If taken literally, the Bible’s account of creation is ridiculous, and even if you take Genesis metaphorically it cannot even begin to compare to the wonder involved in the scientific explanation of the evolution of the lowly eubacteria—our oldest ancestor. As Dawkins asks, isn’t the true story of how the earth came to be more worthy of the imagination of thinking adults than the fairy tales offered by religion? Even taken to its metaphorical limits, the Bible denies mankind the faintest glimpse of how we came to be. The Ancestor’s Tale gives those who choose to read it a fairly commanding and satisfying view all the way back to the very beginning of life on earth.
I would say that I am about as far from religious as a person can possibly be. I read the Bible strictly for the purposes of attaining a degree of cultural literacy, certainly not for spiritual enlightenment. I’ve never found comfort in the book; I never found answers. It is ironic to think that, because I am a compulsive reader, I’m probably one of the few people to have ever read a passage or two in those Bibles left in hotel rooms. If only someone would leave copies of The Ancestor’s Tale for me to read during all of the down time I spend while traveling. As Dawkins explains, “It is not pride in my book but reverence for life that encourages me to say, if you want a justification for the latter, open the former anywhere, at random.” Open the Bible at random and, more often than not, you'll find gibberish. I have always felt that the only religion that man requires is the search for knowledge, this may be why Dawkins calls it a pilgrimage to the dawn of evolution—a truly spiritual quest.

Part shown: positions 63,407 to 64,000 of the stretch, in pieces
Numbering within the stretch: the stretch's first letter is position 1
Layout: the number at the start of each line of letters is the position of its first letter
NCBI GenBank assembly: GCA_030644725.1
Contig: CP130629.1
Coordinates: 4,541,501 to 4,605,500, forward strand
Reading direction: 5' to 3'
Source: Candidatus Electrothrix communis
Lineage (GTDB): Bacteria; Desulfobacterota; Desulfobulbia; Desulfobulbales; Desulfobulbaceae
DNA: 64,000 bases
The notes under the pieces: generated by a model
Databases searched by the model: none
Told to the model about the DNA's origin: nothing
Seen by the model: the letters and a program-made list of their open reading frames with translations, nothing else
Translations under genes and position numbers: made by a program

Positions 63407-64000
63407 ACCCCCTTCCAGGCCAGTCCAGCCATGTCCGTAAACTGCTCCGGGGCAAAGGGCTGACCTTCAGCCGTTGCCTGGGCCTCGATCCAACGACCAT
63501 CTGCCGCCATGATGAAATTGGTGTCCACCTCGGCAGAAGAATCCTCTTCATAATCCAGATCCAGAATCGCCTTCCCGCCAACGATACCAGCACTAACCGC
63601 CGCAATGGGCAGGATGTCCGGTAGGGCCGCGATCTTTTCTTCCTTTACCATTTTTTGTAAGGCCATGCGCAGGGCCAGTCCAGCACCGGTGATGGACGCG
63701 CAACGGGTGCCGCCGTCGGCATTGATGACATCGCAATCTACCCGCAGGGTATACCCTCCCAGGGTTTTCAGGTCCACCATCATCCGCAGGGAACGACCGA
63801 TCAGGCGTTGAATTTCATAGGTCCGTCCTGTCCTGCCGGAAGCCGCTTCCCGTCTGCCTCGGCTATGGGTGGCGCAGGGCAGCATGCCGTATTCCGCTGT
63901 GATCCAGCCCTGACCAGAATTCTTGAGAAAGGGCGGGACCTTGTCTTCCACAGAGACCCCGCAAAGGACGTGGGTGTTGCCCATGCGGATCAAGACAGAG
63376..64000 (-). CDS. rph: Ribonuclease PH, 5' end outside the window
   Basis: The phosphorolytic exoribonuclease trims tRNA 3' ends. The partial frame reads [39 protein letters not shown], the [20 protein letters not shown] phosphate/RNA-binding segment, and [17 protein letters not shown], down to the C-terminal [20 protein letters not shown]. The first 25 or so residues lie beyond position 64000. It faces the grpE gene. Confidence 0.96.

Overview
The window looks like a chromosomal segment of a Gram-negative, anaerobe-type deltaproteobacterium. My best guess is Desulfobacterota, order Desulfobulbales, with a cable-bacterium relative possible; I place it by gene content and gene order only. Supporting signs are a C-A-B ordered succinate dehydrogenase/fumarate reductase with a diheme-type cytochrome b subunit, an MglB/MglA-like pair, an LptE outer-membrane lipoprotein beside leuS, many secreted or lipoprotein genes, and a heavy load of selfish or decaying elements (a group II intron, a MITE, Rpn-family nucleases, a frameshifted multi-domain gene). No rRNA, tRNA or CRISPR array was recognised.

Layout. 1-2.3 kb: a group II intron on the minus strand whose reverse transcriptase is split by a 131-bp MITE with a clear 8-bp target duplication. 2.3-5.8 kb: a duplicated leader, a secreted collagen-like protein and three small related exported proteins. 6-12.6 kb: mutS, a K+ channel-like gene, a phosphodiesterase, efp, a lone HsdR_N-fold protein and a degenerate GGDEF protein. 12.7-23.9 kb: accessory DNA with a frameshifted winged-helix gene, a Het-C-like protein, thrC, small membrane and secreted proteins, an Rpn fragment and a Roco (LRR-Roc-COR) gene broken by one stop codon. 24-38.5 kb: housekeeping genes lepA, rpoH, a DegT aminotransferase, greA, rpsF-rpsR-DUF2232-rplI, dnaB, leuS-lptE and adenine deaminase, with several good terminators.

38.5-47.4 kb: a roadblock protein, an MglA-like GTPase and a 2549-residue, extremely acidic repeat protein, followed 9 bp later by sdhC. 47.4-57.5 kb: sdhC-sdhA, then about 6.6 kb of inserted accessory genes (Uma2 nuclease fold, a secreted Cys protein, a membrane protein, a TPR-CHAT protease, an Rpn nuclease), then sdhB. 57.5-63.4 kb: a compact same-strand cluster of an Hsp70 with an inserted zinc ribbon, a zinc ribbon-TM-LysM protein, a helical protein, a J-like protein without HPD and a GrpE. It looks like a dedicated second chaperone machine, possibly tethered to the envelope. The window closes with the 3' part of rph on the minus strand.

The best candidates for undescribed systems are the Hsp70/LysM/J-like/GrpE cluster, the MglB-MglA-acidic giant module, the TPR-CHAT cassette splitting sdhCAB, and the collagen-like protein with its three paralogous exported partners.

The fact that we have such a remarkably clear picture of the last 4 billion years of life on our planet, and the fact that it has all been developed in the century and a half since Charles Darwin, is a testament to the boundless limits of the human brain when it is freed from the constraints of religious dogma. Of course, our current understanding of life on earth will undergo constant and possibly even radical change, but most of what we think we know today will hold up to further scientific scrutiny. Contrary to arguments put forth by adherents to a creationism, there are no “gaps” in the fossil record, and even without any fossils the evidence in favor of evolution is overwhelming. For your view of our past you can choose to stand on the sturdy foundation built by science or the rickety parables of religion.